Russia halting aid to Ukraine until leadership forms
Revelers celebrate Russia’s annexation of Crimea in Sevastopol’s central square.(Sergei Ilnitsky / European Pressphoto Agency)
MOSCOW -- Russia will hold off on further loans and aid to Ukraine in the wake of the tumultuous leadership changes under way in the former Soviet republic until it becomes clear “with what government we will cooperate,” Finance Minister Anton Siluanov said Sunday.
Siluanov also said Moscow believes Ukraine should turn to the International Monetary Fund for help averting bankruptcy and reforming its corrupt and massively indebted budget, a signal that the Kremlin may be unwilling to further extend loans and subsidies to a Ukraine under the sway of pro-Western opposition figures.
Russian President Vladimir Putin offered Ukrainian President Viktor Yanukovich $15 billion in loans and energy subsidies in December, in an apparent reward for the Ukrainian leader’s decision to reject an association agreement with the European Union that had been under negotiation for three years.
Yanukovich’s unilateral abandonment of the EU deal that would have boosted trade with Europe and eventually integrated Ukraine’s economy with Western countries outraged liberal opposition politicians and urban citizens who want closer ties with the West. Street protests against Yanukovich and his submission to Moscow began in late November and erupted last week into a deadly showdown in which scores of protesters and police were killed before an EU-brokered agreement brought a tentative calm.
Russia bought up $3 billion in Ukrainian bonds in December, helping the country avert default and further economic chaos. Even 22 years after Ukraine became an independent country amid collapse of the Soviet Union, its industries and trade remain deeply entwined with Russia’s and Moscow was loath to see its former subject turn to the West in shaping its economic future rather than join Putin’s rival Eurasian Union of former Soviet states.
Moscow announced last week when the protesters in Kiev stepped up their demands for a return to parliamentary democracy and retraction of the Ukrainian presidency’s enhanced powers that it would release an additional $2 billion in loans to its ally. But as the opposition gained force and international support after a bloody crackdown on demonstrators, the Kremlin froze further bond-buying until the unrest subsided.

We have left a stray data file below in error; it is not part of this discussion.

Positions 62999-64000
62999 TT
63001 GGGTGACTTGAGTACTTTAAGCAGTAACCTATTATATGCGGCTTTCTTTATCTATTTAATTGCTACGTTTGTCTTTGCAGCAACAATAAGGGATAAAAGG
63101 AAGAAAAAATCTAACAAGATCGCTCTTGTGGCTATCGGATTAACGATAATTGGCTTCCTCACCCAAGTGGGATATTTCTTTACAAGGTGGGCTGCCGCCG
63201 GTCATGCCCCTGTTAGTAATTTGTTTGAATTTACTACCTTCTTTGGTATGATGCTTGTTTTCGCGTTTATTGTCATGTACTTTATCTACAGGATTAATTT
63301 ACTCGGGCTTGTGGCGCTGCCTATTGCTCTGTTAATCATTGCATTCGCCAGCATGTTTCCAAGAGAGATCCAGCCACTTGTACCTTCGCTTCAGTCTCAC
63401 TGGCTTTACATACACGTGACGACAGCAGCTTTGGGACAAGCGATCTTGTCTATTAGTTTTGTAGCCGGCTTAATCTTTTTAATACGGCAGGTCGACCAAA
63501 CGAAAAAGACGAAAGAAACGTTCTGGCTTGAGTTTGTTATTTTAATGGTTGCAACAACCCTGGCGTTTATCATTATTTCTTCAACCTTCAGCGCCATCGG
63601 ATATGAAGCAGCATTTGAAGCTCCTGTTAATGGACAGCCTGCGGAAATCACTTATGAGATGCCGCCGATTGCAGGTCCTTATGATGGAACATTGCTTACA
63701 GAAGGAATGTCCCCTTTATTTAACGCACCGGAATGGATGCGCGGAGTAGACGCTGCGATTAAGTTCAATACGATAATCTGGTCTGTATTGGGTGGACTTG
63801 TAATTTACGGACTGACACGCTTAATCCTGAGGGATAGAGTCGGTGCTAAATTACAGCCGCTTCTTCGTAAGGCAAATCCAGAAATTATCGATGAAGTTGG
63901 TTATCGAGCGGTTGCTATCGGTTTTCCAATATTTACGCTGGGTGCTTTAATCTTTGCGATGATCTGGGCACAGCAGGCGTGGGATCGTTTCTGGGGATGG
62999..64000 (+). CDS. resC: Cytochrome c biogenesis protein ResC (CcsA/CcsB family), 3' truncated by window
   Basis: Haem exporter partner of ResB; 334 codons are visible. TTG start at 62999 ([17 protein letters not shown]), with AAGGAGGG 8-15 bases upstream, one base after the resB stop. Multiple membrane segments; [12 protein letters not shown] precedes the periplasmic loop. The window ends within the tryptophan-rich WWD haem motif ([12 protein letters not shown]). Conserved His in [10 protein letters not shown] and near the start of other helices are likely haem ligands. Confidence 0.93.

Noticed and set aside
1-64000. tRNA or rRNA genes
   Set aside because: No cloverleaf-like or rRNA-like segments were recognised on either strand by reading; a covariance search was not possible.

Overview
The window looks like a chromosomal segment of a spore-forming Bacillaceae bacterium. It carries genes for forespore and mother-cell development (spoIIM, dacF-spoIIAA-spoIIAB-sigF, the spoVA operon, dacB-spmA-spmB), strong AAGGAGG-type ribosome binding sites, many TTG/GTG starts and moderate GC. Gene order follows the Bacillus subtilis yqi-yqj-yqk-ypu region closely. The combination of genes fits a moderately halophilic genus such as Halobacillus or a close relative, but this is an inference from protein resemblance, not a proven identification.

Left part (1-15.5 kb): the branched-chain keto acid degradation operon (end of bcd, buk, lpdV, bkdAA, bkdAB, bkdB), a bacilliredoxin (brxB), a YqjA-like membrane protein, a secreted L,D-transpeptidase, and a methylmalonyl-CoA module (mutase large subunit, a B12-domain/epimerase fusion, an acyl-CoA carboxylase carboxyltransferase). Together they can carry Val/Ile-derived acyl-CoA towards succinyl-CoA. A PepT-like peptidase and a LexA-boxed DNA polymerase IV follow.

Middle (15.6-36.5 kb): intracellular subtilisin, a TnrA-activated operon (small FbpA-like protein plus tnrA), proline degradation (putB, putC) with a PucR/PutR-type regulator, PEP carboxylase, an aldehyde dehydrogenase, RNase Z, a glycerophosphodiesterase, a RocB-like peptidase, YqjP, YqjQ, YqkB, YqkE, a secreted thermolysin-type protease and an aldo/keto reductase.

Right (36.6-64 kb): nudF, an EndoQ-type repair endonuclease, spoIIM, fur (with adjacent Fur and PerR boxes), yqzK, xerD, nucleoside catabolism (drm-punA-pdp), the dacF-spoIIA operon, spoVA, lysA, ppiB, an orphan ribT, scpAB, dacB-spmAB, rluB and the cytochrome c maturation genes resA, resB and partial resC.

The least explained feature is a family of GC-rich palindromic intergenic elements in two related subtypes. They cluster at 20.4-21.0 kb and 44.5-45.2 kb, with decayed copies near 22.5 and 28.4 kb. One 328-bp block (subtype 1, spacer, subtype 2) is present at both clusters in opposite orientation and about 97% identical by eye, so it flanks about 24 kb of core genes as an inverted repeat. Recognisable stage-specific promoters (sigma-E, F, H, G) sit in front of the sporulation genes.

Siluanov was in Sydney, Australia, for a meeting of Group of 20 finance ministers over the weekend and told reporters there Sunday that he had talked about the Ukraine tumult and Russia’s assistance with his fellow treasury officials.
“We indeed discussed the purchase of eurobonds last week. But since the situation in Ukraine has changed dramatically, we should understand with what government we will cooperate. We plan to wait until a new government is formed to understand its economic policy,” Siluanov said, according to the RIA Novosti agency covering the G20 summit.
Russia, in the meantime, supports the conditions laid out by the IMF for assistance with Ukraine’s fiscal woes, Siluanov said, indicating that the Kremlin may abandon the task of bailing out Ukraine to a broader international effort.
“We have previously talked with Ukraine’s economic authorities about the importance of reforming the hrivna [currency] rates to make them more flexible, as well as about cutting subsidies, revitalizing the budget and changing domestic [gas] tariffs,” Siluanov said, according to the Voice of Russia account of his briefing in Sydney.
Any IMF assistance likely would be contingent on Ukraine committing to massive reforms of its budget and financing policies and an effective anti-corruption plan. Transparency International, the Berlin-based agency that monitors corruption worldwide, last year ranked Ukraine the most corrupt country in Europe and 144th among the 177 countries it evaluated.
British Chancellor of the Exchequer George Osborne told journalists at the G20 meeting that the international community should be prepared to offer Ukraine financial assistance once a legitimate transitional government is in place, as envisioned under the truce brokered by three EU foreign ministers Friday.
“The international community should be there with a checkbook to help the people of Ukraine rebuild their country and rebuild their economy,’’ Osborne told Bloomberg news in an interview.
Ukraine’s currency reserves are reported to be perilously low as billions in loans mature in the next few months. Ukraine has been importing natural gas from Russia at a 30% discount, part of the assistance offered by Moscow after the EU deal was scrapped, but already owes $2.7 billion to Moscow for past imports. Russian lenders also are already exposed to the country’s fiscal instability with outstanding loan guarantees and downgraded bonds.
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